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9/22/2017 12:11:25 AM
Posted: 10/2/2005 7:36:04 AM EDT
Some ammo I bought has some small cracks in the neck with some rounds. Are these ok to use? I've noticed with wolf after firing the necks are cracked after firing, but this is brass and its cracked before the round has been fired.

-Foxxz
Link Posted: 10/2/2005 8:29:47 AM EDT
What ammo? If they are reloads, I wouldn't shoot them unless their from a reputable source like black hills, ect. Either way, I would be pissed if I put down good money for substandard ammo. Take it back and demand a refund.
Link Posted: 10/2/2005 11:53:06 AM EDT
Anytime you have any crack, anywhere on the brass case, gas, like a cutting torch, is blasting flame through the crack onto your chamber. This "cuts" the chamber or neck wall....the bigger the crack, the bigger the cut in the steel. Pretty soon, your brass will not eject, as the brass flows, under pressure, into the cracks and sticks in the chamber. Soon you are buying a new barrel, or, with a bolt gun, setting the barrel back an inch or so in order to cut a new chamber that is free of cutting marks.

If the brass is cracked before firing, pull it down and discard the cracked brass. If the brass cracks durning firing, then discontinue firing from that lot.

My experience with brass that cracks under pressure, or is already cracked before firing, is don't shoot it.....it will ruin your chamber.
Link Posted: 10/2/2005 1:06:35 PM EDT
Rifle and pistol ammo having case neck splits should be culled. If a significant percentage of a lot has neck splits you may indeed have a bad lot. There may be other, more serious, problems with the ammo. Time to pull out the micrometer, maybe break some down and assess ductility. I have seen some splits caused more by improper seating than by brittleness.

Having said this, we all understand that CCI manufactures an entire line of ammunition with aluminum cases. Case neck splits of Blazers are common, if not frequent, depending on dimensions in the chamber neck area. They still make the stuff.........as in it's not damaging guns. Repeat, these splits are not torching chambers. This is because the chamber metal adjacent to the neck split is seeing nothing that the chamber metal just 1mm beyond the end of the case does not also see. Moreover, if you underload almost any centerfire cartridge you will see blackening on the outside of the case. This is because gas is getting around the outside due to incomplete obturation. I cannot tell you how many split cases I have extracted from shotguns, handguns, and rifles. This is not living dangerously. Chambers are tough.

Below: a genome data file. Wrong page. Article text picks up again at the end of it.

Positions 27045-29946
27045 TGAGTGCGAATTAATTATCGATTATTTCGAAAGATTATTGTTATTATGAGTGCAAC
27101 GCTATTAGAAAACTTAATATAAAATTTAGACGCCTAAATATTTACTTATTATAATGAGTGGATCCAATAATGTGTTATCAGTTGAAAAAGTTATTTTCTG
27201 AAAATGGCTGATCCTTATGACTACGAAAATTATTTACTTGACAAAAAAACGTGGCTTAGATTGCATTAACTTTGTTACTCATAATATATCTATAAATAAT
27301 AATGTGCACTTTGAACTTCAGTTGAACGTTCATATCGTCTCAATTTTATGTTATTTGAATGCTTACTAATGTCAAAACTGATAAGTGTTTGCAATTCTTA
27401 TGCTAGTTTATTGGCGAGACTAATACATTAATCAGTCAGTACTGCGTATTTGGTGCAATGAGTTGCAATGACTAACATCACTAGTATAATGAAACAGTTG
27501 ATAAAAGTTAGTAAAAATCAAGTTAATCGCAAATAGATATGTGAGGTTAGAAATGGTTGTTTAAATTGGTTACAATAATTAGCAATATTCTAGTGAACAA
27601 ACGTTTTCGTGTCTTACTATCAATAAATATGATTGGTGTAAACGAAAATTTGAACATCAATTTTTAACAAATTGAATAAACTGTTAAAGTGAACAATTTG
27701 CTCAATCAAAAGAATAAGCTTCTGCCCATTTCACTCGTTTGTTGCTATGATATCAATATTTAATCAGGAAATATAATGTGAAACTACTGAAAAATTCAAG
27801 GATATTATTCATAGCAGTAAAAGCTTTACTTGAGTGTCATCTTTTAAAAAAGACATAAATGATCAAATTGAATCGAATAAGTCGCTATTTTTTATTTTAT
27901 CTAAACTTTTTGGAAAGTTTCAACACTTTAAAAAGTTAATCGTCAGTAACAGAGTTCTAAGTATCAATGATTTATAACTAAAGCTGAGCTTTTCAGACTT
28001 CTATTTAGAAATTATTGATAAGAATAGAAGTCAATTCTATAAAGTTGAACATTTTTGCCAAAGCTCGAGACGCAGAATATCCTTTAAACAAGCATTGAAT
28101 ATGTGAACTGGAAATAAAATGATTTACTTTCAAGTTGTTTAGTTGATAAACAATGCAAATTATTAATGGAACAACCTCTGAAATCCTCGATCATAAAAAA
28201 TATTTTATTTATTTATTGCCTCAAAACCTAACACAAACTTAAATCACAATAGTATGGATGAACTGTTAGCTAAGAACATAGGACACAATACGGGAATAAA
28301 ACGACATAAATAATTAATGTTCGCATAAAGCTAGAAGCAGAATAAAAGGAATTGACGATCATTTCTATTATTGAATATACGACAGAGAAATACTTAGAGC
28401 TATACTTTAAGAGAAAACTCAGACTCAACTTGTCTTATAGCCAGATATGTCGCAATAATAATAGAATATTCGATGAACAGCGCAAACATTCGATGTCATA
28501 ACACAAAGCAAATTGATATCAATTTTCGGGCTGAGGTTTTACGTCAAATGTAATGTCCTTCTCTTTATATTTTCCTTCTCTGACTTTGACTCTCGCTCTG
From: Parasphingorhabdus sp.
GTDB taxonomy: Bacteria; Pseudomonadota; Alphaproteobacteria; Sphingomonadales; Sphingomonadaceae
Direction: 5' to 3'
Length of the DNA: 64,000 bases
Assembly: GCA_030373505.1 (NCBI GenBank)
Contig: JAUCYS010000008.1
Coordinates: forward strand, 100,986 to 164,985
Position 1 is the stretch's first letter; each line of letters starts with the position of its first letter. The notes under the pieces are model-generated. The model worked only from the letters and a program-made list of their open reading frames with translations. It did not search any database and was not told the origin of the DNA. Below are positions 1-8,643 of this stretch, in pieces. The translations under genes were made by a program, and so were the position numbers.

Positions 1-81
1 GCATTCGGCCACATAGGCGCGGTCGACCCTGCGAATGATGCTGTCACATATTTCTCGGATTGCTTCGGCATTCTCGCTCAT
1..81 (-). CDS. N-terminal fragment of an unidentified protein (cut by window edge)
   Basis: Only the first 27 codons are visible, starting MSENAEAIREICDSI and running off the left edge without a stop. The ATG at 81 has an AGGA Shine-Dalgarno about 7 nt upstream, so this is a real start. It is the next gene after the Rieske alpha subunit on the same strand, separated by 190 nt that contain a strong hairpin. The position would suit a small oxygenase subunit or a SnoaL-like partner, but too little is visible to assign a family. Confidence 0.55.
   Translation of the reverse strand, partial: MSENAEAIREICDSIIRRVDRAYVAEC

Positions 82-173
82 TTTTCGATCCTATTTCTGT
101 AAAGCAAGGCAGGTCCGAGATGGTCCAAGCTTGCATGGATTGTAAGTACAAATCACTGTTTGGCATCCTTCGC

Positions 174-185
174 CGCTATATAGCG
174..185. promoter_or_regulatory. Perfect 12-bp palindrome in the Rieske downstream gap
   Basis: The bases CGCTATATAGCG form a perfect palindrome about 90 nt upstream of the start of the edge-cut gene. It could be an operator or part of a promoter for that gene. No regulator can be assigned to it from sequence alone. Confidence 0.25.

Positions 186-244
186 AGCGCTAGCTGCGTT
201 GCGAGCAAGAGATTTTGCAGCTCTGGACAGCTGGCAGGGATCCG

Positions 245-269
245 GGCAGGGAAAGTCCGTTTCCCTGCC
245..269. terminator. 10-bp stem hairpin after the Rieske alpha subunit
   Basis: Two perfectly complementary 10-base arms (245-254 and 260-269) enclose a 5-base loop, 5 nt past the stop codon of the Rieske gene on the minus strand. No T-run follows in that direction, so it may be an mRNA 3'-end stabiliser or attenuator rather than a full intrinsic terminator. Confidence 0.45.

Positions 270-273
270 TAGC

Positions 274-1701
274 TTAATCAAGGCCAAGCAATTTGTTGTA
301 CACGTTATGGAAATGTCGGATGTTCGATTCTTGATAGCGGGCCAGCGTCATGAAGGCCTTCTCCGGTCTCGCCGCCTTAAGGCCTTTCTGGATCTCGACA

Case neck splits can sometimes reflect excessive pressure. But there are many other far more reliable signs.

Body splits are more disconcerting in proportion to proximity to the case head. And defects anywhere near the base/case head are always culled. This is because leakage/failure in this area can result in diversion of gas into the action with potentially catastrophic effects.

The real problems with neck splits are: unpredictable bullet tension (thereby creating velocity/pressure variations). A split case neck will often result in a flier. Split case necks cannot grip bullets so as to preclude telescoping. Now, telescoping can indeed dangerously increase pressures in some applications (eg. 9mm). Telescoping can cause failures to feed, can then result in powder dumping into the mechanism with predictable consequences. Loaded ammo with neck splits may not chamber for dimensional reasons, causing a failure to feed for this reason.

Sam
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